Ever since the Obama administration rejected TransCanada’s original request for a presidential permit to pipe tar sands crude from Alberta to Texas, TransCanada officials have been planning to build the project incrementally.
A section of pipe from Cushing, Oklahoma to the Texas Gulf Coast, called the Gulf Coast Project by TransCanada, is expected to be mostly operational by the end of 2013.
The northern segment, from Alberta to Texas, has been re-submitted for approval at the federal level. TransCanada has said that it does not expect the project to be approved in 2013.
Here is a map of the existing and proposed pipeline. The already existing pipeline is represented by the solid lines and the proposed pipeline by the dashed lines:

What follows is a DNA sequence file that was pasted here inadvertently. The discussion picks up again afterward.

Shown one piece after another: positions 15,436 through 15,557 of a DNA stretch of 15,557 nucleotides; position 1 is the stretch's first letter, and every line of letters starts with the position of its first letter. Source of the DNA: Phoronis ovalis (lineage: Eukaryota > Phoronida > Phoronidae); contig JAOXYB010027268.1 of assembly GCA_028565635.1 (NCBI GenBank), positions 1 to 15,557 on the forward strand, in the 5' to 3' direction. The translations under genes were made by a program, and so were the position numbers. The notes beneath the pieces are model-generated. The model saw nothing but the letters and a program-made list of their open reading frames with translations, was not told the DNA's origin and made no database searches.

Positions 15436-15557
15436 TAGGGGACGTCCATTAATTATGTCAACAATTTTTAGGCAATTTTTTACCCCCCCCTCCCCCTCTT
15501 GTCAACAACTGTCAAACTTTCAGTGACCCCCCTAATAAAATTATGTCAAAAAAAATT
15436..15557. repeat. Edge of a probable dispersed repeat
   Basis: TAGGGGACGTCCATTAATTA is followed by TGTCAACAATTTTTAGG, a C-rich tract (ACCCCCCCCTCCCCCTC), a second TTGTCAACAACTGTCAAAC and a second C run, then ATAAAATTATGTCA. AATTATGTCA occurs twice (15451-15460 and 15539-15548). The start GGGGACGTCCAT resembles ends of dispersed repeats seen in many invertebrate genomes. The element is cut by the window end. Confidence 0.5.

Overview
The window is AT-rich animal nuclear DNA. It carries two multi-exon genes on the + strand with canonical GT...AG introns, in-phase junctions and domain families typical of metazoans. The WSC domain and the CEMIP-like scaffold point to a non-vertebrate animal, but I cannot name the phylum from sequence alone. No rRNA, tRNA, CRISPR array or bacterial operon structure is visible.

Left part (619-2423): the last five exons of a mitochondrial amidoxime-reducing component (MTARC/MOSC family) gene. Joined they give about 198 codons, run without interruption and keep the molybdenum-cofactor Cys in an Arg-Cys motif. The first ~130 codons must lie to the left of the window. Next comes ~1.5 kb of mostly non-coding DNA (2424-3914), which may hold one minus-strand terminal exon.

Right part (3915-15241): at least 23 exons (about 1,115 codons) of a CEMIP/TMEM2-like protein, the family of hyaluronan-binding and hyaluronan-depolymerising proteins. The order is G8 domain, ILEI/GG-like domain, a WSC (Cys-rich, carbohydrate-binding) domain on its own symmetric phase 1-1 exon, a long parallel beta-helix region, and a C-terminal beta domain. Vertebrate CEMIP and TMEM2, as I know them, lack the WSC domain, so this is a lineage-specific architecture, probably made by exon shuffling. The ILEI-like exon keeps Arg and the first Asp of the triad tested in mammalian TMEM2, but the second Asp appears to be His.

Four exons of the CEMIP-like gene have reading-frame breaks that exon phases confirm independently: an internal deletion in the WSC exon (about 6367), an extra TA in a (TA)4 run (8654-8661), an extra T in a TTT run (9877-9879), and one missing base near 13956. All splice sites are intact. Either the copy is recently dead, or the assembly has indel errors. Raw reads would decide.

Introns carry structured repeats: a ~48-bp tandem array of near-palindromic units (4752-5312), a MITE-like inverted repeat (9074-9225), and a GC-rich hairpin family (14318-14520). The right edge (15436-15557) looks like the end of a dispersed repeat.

Map by TransCanada of the existing and proposed Keystone XL pipelines
How Many Jobs Will the Pipeline Create?
It’s unclear exactly how many jobs the pipeline will create. Some estimates have gone as high as 500,000, which is highly unlikely. TransCanada’s own evaluation estimates the pipeline would bring 20,000 new jobs to the US. (Factors such as direct vs. indirect employment and short-term versus long-term job creation fuel the discrepancies.)
The State Department released a report in March stating that the pipeline could (directly or indirectly) create up to 42,000 jobs, including 3,900 construction jobs. But President Obama refuted that in July, claiming “the most realistic estimates are this might create maybe 2,000 jobs during the construction of the pipeline, which might take a year or two, and then after that we’re talking about somewhere between 50 and 100 jobs in an economy of 150 million working people.”